Plus, I'm tired of politics. On the news, all over my Facebook feed, and in practically every conversation I find myself. That's just too much.

That doesn't mean I don't want to see us marching in the streets to protest corruption, injustice and the sorry state of our world. Or not voting. I especially don't want to see anyone throwing their hands in the air and saying their vote doesn't matter. It does.

But I need something new and different. And maybe you do, too.

So here's my idea: I'm going to start posting my dreams.

Now I know a lot of people say there's nothing more boring than listening to someone else's dream. I get that. That's why I'm going to do everything I can to make sure mine are interesting and tell a story with a beginning, middle and end. I've been writing them down for over two years now, and I think I've gotten pretty good at that.

I'm also doing this because I believe there are powerful creative forces lurking in our subconscious, and if a writer (like me, and maybe you) starts listening to them, a sort of virtuous circle begins to turn. The subconscious realizes you're paying attention, and rewards you with even more stuff dredged up from the brainy depths. (For more on this concept, see 8 Writing Tips from Jeff VanderMeer, specifically numbers 2 and 3.)

Dreams have provided me with potent images, interesting story ideas and helpful answers to writing problems. They've also given me opportunities to practice taking the little bits and pieces of what's inside my head and translating them into words that others might want to read. That's good experience for any writer in my book.

I hope they might do the same for you--or even inspire you to start paying more attention to your own personal midnight movies.

So that's the plan. I'll still do the occasional movie review or bit on an interesting/weird news story, and maybe even a politically oriented post or two.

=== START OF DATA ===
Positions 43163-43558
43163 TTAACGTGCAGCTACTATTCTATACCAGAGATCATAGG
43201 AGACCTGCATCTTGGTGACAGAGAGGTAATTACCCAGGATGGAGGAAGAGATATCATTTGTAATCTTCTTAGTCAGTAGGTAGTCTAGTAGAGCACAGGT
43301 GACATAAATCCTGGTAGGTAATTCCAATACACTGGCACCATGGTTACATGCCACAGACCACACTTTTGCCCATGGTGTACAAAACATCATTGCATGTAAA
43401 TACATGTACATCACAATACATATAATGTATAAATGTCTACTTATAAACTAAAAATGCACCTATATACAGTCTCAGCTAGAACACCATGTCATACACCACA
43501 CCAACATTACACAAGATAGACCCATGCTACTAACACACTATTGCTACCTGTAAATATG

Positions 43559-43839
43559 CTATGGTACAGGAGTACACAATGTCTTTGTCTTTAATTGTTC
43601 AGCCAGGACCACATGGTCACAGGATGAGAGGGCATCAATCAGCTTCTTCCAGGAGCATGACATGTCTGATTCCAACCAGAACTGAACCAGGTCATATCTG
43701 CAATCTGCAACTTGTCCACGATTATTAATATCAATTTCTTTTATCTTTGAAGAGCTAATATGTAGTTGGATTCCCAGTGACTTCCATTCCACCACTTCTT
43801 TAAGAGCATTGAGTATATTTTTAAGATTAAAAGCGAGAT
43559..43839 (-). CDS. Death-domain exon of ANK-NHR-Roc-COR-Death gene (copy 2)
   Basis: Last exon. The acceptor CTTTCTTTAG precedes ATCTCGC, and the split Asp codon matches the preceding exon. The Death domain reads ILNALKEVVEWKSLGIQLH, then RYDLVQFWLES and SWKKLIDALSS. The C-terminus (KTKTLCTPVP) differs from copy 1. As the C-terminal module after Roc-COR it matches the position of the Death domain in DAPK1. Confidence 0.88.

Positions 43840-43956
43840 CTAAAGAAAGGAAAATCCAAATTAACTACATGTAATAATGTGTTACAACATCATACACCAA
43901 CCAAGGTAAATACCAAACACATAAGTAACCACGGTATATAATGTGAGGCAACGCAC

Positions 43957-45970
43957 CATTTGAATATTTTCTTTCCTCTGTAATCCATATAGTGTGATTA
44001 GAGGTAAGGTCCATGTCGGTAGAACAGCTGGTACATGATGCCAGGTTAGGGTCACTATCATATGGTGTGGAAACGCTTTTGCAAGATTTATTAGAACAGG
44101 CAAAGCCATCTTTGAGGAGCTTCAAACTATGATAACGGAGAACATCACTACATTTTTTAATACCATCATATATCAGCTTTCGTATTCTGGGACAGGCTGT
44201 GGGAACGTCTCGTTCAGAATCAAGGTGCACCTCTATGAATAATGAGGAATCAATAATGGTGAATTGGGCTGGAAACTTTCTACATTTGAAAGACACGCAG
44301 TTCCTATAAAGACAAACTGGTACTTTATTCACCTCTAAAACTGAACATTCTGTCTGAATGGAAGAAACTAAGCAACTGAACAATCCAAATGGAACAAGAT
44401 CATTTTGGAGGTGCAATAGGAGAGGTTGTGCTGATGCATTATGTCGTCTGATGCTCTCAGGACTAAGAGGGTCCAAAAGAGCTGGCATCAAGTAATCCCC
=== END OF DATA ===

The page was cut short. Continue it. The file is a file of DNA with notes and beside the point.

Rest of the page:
But dreams. Yeah. A lot more of those. And a lot more often, too.

Sunday, September 10, 2017

"IT" Knows What Scares You

2017; written by Chase Palmer, Cary Fukunaga and Gary Dauberman ; directed by Andy Muschietti

When he set out to write IT, Stephen King says he considered the book his "final exam in horror."

By that point in his career King had already published twelve novels and numerous short stories, putting a contemporary spin on many well-established horrors (vampires, werewolves, psychic phenomena, haunted places) as well as creating many new ones (possessed cars, apocalyptic epidemics, rabid dogs) that would go on to terrify and influence two generations and counting of writers, comic book artists and filmmakers.

IT's 1138 pages are a compendium of horror tropes we've come to know and fear--a small town with dark secrets, an ancient evil that preys on children, a gang of bullies, a gallery of monsters, torrents of gushing blood, a weird old house, a giant spider, and a creepy clown named Pennywise who orchestrates the whole thing from his home deep in the sewers of Derry, Maine.

Capturing this sprawl on screen was first attempted in a two-part television mini-series that turned out to be more fondly remembered than it was received in 1990. Now, twenty-seven years later (coincidentally the same time between IT's fabled appearances) comes a new incarnation: the big-screen, big-budget adaptation.